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  • HAWK
    replied
    Originally posted by calplus
    Thanks for the input Hawk - My local dealer told me that he has a steady stream of the Hypertherm machines (mostly Max100's) in for service but has never had to service or do warrantee on a 2050, even those that are used in harsh environments. When you say the 2050 "won" the comparison test you did, what specifics did you think the machine was superior?
    calplus,

    Here is a picture of a 1" piece of steel cut at 47 amps with the 2050 powered from my Trailblazer. Drop down to 7/8" and the cut is very clean with almost no kerf lines. I'm sure shop power would help this machine achieve its full published capacity, but I can't complain about its performance powered by the TB 301G.

    Nice Machine
    Attached Files

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  • HAWK
    replied
    calpus,

    I like the torch unit. Even though it is made by Hypertherm, it is has a little better feel and a larger epoxy electode housing. The 2050 has 2 IGBT's - fast switching transistors that handle high current and heat loads. These are the heart of the inverter system. It has "fan on demand" and "wind tunnel" technology to minimize atmospheric and enviromental trash entering inside the machine. It also features the auto-line technology allowing me to run off 230v on my Trailblazer as well as hook into 480v three phase plant wiring without rehooking wires or changing machines. The biggest reason is it is the only machine I found that will truly perform with my Trailblazer. ESAB and Hypertherm claim their machines will do well on Miller's 10,000 watt generators, but I could not repeat their success with my demo machines. Last and probably least is the fact it is constructed in a fashion very similar to the XMT 304 multi-process inverter machine I owned several years back and kick myself at least once a day for selling it.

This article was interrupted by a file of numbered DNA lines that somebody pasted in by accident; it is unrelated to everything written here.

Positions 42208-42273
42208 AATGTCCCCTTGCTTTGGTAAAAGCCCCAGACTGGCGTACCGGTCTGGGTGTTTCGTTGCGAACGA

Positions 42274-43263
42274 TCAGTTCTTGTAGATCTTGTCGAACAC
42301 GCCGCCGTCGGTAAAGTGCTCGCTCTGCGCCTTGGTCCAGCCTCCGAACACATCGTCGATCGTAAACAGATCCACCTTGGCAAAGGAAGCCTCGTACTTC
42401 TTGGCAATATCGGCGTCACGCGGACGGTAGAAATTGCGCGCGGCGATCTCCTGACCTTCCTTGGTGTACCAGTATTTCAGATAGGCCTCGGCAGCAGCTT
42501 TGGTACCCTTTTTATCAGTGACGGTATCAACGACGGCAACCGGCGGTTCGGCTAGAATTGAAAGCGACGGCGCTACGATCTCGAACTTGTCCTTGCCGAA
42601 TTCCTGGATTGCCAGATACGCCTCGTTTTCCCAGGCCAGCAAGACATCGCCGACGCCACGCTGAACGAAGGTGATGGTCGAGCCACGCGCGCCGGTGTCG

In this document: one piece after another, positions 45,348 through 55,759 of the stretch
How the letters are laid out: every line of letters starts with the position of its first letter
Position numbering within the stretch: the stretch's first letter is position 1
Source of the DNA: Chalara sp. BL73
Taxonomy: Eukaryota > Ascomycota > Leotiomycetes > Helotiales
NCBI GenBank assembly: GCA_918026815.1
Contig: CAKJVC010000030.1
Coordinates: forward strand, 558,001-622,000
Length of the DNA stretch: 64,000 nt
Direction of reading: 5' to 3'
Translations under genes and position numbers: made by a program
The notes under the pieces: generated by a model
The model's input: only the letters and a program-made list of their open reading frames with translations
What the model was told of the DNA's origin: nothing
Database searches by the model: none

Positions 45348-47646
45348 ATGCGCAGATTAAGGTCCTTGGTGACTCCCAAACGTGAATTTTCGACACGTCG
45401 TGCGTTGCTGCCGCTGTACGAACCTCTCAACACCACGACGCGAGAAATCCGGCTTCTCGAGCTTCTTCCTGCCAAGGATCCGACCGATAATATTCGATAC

I bought some 50Amp 3 phase pin and sleeve Hubbell connectors and plugs and made up a pig tail for my Trailblazer where I can connect my 2050 or my Dynasty 200DX. I also am making an extra pigtail to connect to either machine and then with bare wires for the ground and 3 legs on the other end for plant disconnect wiring.

    Leave a comment:


  • calplus
    replied
    Thanks for the input Hawk - My local dealer told me that he has a steady stream of the Hypertherm machines (mostly Max100's) in for service but has never had to service or do warrantee on a 2050, even those that are used in harsh environments. When you say the 2050 "won" the comparison test you did, what specifics did you think the machine was superior?

    Leave a comment:


  • HAWK
    replied
    H80N,

    The 301G will allow the Spectrum to run at 50 amps. This allows for 3/4" mild steel with no problems from what Dan at Miller says. It would take a 12KW machine, like the Pipe-Pro 304, to push the 2050 at 55 amps. However, the 2050 and the 301G are still going to give you more than the 625. Plus if you ever have to use shop wiring, you've got full capacity. I should have my 2050 running over the Thanksgiving Holiday and will let you know first hand. I do know the Hypertherm Powermax 600 (40 amp machine)and the ESAB 875 (60 amp machine) do not like the Trailblazer for a power source. I have first hand experience with both of these machines. They are nice on shop power, but forget about them on the Trailblazer.

    Just hold on a day or two for Rock or Andy. They stay pretty covered up. Steven (ROCK) seems to be a real nice conscientious person and has helped me out of a jam several times. Try to email him from the forum.

    Good Luck

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  • H80N
    replied
    HAWK
    will a Trailblazer 301G support a 2050 to it's fullest capacity??
    am torn between that and a 625 for my mobile rig...
    thanks
    Heiti

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  • HAWK
    replied
    Not sure about the Millers, but the Hypertherm 1000 and up have standard and optional CNC interfaces.

    On a different note: I just spent 2 weeks on plasma cutter demos: Thermal Dynamics, Hypertherm, ESAB, and Miller. The Spectrum 2050 won for what it's worth!

    Leave a comment:


  • calplus
    started a topic Plasma Robotic Interface

    Plasma Robotic Interface

    I have looked through all the Miller literature I can find and cannot determine if the 2050 or 3080 plasma cutters come equipped with a CNC / robotic machine interface as standard equipment or if one can be added (my local dealer doesn't know either). I am specifically looking for the standard control parameters as well as arc voltage output for an automated torch height controller. Anyone out there that is using these machines for CNC cutting????
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